Drumheller's Member of Parliament is concerned about some proposed changes to the Canadian Legal System.
Bill C-75 is designed to help clear a backlog in the system through measures such as curtailing the use of preliminary inquiries and reforming the bail system. It also would reclassify indictable offences with a maximum sentence of 10 years or less so that they could be punishable as summary offences, which would carry a maximum penalty of two years less a day.
"Assault with a weapon, participation in activites of terrorist groups, leaving Canada to participate in the activity of a terrorist group, punishment of a rioter and concealment of identity, breach of trust by public officers, municipal corruption, selling or purchasing (political) office, influencing or negotiating appointments or dealing in offices," Kevin Sorenson recited.
"If you lessen the sentence to someone who has assaulted someone with a weapon, with a knife or with a firearm, what does that really tell you about what they think of the victim?," he asked.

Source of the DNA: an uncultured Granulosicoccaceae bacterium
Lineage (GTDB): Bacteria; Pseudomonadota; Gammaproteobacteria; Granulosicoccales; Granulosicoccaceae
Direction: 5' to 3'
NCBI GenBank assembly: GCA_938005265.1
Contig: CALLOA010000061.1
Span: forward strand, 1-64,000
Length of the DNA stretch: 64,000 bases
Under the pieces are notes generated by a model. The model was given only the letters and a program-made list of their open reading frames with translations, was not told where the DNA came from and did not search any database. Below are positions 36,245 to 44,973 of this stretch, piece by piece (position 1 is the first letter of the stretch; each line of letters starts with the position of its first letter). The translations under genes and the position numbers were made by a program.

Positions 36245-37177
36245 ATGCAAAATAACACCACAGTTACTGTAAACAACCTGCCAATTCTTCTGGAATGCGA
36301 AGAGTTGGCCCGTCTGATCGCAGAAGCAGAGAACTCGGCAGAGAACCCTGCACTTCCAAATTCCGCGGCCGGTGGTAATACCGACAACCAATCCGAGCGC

The bill was introduced in the House of Commons for first reading just before the Easter Holiday, which Sorenson said raised his political radar, as there was no time for debate before the break. He also thinks it sets a double standard considering some of the government's other legislation, including the proposed gun registry.
"Why is it that law abiding citizens are going to all of a sudden have to jump through more hoops out on the farm to purchase a .22 rifle or any kind of rifle and yet they do absolutely nothing to fight organized crime and to fight firearm crime in the cities?"
Bill C-75 would also give judges greater power over the pace of trials and it makes good on a Liberal campaign promise to crack down on intimate partner violence, including tougher penalties and conditions for repeat offenders.